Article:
CAPE TOWN, May 17 (Xinhua) -- South Africa welcomes game changing innovation that will open up new markets for tourism destinations, Tourism Minister Derek Hanekom said on Friday.
The innovation such as Airbnb offer travelers affordable holidays and allow smaller industry players to thrive, Hanekom said.
Many of these are able to flourish through the ease of using shared-economy platforms, he added.
He was speaking at a meeting in Cape Town with representatives of the global online accommodation booking platform Airbnb to discuss various policy issues, in particular the regulation of short-term home rentals.
The meeting took place amid rising concern over the government's bid to regulate Airbnb and other home-sharing apps.
The government published the Tourism Amendment Bill (TAB) last month for public comment.
Hanekom welcomed the spirit of the discussion and cooperation from Airbnb, and voiced appreciation for their commitment to contributing constructively to the legislative review processes, in support of the country's tourism development growth objectives.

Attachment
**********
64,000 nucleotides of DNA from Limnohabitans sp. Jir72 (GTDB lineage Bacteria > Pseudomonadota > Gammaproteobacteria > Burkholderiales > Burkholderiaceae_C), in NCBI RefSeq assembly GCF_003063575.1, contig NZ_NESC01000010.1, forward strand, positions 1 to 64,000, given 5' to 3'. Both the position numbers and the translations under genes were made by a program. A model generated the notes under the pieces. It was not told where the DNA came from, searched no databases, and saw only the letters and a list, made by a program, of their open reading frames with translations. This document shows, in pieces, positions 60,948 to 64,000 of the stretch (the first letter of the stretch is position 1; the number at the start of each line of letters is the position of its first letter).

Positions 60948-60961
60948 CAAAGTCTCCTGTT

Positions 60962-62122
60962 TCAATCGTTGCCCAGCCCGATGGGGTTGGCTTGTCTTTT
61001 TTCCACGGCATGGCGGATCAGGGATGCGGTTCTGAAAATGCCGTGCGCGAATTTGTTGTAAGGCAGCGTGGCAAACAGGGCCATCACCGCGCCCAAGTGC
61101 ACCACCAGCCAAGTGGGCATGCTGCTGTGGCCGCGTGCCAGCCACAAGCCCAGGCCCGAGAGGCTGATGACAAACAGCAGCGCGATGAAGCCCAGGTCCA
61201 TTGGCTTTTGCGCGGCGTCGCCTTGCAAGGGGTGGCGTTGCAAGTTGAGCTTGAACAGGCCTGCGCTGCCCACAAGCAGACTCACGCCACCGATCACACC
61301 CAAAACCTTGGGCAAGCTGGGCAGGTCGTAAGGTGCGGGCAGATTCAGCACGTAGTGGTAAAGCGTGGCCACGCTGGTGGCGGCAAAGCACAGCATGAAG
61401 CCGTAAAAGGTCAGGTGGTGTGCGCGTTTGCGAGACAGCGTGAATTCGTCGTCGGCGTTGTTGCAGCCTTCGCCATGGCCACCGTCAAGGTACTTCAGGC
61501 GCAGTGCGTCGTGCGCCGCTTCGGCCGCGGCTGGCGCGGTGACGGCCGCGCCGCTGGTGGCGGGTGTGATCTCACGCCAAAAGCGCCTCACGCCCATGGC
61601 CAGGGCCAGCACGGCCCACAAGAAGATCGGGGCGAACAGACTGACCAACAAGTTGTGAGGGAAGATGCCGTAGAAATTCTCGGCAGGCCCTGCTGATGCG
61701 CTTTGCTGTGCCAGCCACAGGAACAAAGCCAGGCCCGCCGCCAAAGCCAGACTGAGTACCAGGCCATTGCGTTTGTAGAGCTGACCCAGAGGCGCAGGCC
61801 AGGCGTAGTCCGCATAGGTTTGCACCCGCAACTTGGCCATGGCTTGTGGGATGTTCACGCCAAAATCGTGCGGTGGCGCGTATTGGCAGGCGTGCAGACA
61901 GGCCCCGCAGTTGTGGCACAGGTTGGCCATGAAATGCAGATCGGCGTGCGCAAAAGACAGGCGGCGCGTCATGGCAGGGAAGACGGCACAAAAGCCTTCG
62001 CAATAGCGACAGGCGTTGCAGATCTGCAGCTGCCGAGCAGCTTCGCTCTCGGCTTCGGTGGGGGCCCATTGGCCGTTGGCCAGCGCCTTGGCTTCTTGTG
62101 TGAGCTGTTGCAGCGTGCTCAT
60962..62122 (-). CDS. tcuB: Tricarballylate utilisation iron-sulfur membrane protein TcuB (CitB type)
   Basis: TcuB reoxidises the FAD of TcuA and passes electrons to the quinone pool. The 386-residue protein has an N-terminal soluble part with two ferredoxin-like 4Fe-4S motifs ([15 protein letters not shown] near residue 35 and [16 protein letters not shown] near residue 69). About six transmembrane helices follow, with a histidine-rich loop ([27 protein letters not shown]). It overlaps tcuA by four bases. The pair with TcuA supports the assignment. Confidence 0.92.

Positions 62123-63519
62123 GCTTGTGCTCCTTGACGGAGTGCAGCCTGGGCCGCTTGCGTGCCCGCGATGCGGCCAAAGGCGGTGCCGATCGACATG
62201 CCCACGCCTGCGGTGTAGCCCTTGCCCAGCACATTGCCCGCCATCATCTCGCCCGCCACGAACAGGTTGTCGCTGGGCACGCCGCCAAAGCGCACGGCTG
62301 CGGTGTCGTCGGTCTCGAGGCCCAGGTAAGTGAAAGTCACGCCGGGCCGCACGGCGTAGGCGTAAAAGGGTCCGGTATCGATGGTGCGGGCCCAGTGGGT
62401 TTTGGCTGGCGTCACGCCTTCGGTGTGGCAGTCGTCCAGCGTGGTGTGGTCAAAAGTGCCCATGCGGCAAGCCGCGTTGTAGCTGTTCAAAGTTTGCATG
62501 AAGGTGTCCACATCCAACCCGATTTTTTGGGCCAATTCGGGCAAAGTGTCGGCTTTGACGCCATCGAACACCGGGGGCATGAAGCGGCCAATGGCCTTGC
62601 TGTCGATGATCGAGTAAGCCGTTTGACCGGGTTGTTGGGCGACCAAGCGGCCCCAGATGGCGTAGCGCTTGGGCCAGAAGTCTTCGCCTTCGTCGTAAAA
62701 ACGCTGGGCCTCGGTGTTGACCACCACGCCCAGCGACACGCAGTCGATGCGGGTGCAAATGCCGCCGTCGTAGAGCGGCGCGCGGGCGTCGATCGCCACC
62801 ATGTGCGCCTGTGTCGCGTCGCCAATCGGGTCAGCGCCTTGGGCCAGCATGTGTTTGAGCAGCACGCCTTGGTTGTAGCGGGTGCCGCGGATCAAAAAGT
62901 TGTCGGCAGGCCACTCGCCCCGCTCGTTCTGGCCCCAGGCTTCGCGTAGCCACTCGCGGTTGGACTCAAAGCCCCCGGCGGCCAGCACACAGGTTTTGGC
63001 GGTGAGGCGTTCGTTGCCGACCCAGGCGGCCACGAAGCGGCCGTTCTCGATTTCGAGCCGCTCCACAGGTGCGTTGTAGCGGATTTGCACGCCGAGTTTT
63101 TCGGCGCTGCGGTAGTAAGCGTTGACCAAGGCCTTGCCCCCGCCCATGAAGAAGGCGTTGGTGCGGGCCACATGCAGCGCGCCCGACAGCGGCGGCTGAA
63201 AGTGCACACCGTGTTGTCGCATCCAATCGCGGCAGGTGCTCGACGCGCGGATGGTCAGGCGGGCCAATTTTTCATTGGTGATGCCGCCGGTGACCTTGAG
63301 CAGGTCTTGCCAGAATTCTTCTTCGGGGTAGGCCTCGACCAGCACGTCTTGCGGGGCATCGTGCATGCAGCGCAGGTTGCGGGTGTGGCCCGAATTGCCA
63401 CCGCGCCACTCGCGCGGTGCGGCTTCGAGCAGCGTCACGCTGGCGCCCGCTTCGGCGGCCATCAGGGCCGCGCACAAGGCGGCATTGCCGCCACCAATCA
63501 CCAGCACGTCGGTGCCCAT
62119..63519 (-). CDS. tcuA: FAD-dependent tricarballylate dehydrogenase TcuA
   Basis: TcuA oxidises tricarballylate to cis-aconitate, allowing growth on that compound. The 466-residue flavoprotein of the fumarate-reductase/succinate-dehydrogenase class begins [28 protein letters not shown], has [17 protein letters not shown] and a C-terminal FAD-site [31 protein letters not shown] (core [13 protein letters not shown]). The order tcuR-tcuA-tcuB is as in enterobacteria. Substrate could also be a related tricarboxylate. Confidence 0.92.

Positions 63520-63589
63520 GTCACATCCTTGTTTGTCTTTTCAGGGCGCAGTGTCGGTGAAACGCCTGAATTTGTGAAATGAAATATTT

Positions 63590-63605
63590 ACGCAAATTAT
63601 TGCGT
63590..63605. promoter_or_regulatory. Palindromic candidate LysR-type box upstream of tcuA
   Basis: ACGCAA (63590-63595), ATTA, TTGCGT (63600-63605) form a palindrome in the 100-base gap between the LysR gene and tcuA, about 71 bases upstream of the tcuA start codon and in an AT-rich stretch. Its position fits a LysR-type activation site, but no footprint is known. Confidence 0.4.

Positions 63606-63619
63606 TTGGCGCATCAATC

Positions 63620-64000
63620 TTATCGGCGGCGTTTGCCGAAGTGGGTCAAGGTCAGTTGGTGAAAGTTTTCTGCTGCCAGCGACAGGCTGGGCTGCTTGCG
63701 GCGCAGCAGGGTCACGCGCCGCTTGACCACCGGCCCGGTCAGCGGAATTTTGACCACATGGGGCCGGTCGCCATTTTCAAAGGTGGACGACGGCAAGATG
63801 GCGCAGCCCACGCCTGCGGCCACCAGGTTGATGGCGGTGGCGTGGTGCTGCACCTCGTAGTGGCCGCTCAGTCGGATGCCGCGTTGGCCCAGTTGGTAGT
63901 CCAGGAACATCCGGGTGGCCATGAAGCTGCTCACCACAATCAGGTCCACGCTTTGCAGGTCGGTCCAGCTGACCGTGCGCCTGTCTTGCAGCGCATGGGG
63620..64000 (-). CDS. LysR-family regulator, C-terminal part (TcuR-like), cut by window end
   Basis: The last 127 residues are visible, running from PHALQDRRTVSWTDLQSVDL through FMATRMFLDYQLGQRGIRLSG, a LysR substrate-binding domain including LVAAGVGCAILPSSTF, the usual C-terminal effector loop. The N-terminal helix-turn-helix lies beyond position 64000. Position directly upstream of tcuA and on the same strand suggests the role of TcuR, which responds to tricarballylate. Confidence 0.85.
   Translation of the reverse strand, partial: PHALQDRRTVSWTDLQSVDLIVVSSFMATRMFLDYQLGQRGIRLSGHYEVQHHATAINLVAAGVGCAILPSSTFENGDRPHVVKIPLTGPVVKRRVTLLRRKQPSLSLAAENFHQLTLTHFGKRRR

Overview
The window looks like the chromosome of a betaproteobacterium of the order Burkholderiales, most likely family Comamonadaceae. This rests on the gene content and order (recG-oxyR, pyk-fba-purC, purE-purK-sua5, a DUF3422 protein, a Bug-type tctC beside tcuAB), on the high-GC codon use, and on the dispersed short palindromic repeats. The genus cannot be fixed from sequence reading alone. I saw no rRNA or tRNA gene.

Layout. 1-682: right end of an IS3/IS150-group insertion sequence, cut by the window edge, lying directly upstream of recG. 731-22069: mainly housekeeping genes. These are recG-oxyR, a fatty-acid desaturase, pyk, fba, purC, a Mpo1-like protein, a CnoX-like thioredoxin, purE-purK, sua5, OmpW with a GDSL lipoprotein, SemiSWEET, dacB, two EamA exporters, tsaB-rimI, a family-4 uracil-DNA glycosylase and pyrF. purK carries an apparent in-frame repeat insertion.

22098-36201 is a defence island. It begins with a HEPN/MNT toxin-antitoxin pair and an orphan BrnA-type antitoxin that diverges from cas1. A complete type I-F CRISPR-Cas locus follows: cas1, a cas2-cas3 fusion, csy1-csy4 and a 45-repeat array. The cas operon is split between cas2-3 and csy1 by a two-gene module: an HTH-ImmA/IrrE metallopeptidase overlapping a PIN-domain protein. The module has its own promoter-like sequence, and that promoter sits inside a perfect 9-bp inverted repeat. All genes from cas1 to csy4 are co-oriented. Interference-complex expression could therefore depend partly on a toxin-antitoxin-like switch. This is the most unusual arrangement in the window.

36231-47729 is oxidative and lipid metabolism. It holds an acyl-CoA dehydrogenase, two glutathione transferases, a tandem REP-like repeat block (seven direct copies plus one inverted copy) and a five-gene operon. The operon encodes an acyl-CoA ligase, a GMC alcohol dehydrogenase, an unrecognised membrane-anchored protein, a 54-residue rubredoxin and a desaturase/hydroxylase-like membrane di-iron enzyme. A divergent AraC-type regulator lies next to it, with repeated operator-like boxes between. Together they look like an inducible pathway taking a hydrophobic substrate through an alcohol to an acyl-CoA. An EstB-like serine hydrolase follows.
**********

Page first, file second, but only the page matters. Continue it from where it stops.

The TAB aims, amongst others, to address the regulatory vacuum on short-term rentals by defining short-term home rentals as "the renting or leasing on a temporary basis, for reward, of a dwelling or a part thereof, to a visitor."
It also seeks to enable the Ministry of Tourism to determine thresholds regarding short-term home rentals. This could include limits on the number of nights that a guest can stay or even how much income an Airbnb earns.
"We urge our stakeholders to submit their comments, to enable us to strengthen the Bill in order to serve the interest of inclusive tourism growth in South Africa," said Victor Tharage, Director-General of the Department of Tourism.
Airbnb, headquartered in San Francisco, operates a global online marketplace and hospitality service accessible via its websites and mobile apps. Members can use the service to arrange or offer lodging, primarily homestays, or tourism experiences.
About 2 million people have made use of the platform in South Africa, official figures show.
However, the platform has increasingly come under fire in South Africa, where local hotels are concerned that the unregistered accommodation establishments listed on the platform are taking away business from established bed-and-breakfast lodges and hotels.